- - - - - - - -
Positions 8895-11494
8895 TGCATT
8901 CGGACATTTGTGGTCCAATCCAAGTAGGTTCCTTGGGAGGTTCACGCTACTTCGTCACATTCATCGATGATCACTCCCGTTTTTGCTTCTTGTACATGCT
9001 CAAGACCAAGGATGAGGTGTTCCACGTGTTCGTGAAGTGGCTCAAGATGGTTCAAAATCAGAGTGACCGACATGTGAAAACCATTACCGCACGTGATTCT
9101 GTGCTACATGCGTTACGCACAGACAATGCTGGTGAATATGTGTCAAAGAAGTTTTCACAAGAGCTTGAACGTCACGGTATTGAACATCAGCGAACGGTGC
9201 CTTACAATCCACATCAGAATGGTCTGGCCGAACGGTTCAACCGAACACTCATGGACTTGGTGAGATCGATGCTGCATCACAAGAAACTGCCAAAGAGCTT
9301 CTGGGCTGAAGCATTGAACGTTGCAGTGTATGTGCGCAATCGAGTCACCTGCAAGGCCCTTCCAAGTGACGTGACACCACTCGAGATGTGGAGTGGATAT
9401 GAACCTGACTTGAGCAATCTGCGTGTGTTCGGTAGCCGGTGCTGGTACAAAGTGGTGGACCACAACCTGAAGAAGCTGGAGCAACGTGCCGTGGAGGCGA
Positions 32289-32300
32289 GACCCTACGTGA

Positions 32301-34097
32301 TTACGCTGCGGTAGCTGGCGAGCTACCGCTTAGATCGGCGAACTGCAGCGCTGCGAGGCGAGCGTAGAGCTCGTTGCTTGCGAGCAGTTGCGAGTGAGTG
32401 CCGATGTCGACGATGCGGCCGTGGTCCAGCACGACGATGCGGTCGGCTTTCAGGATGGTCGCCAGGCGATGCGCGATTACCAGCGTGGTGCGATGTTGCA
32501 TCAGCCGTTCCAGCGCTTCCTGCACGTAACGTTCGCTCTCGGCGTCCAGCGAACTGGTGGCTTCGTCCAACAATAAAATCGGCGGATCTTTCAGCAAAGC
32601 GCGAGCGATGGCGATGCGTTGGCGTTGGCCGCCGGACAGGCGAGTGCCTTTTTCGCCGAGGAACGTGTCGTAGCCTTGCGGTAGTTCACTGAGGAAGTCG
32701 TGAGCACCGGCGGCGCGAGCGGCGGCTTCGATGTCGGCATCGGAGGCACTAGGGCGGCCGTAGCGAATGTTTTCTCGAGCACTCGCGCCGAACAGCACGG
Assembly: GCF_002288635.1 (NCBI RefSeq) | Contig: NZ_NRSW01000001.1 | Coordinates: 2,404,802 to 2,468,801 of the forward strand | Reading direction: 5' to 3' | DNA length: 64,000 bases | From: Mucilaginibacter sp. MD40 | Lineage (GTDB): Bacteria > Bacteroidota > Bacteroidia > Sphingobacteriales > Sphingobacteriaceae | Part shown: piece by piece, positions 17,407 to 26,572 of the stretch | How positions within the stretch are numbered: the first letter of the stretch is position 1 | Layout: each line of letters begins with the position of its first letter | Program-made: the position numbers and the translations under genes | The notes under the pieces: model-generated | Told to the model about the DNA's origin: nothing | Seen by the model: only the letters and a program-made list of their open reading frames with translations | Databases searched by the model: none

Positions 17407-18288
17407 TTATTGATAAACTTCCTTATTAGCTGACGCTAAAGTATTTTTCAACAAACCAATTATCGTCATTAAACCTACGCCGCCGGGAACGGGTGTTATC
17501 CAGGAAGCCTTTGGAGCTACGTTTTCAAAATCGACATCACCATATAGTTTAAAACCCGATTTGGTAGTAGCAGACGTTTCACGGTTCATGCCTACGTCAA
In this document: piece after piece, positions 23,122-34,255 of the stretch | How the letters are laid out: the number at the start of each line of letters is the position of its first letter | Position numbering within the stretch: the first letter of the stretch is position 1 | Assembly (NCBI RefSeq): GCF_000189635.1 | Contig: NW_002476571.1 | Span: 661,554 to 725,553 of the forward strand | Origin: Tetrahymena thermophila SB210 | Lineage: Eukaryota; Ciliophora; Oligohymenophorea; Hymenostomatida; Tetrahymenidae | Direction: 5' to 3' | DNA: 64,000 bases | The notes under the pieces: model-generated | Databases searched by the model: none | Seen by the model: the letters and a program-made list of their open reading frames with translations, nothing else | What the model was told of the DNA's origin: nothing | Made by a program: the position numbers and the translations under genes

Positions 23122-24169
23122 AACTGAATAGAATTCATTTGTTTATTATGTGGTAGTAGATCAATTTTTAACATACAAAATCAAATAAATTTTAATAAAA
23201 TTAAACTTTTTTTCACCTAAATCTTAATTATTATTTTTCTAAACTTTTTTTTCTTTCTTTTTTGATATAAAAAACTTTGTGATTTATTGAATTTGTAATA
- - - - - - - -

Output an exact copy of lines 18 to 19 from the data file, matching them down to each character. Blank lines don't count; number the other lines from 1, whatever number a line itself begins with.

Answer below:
Positions 17407-18288
17407 TTATTGATAAACTTCCTTATTAGCTGACGCTAAAGTATTTTTCAACAAACCAATTATCGTCATTAAACCTACGCCGCCGGGAACGGGTGTTATC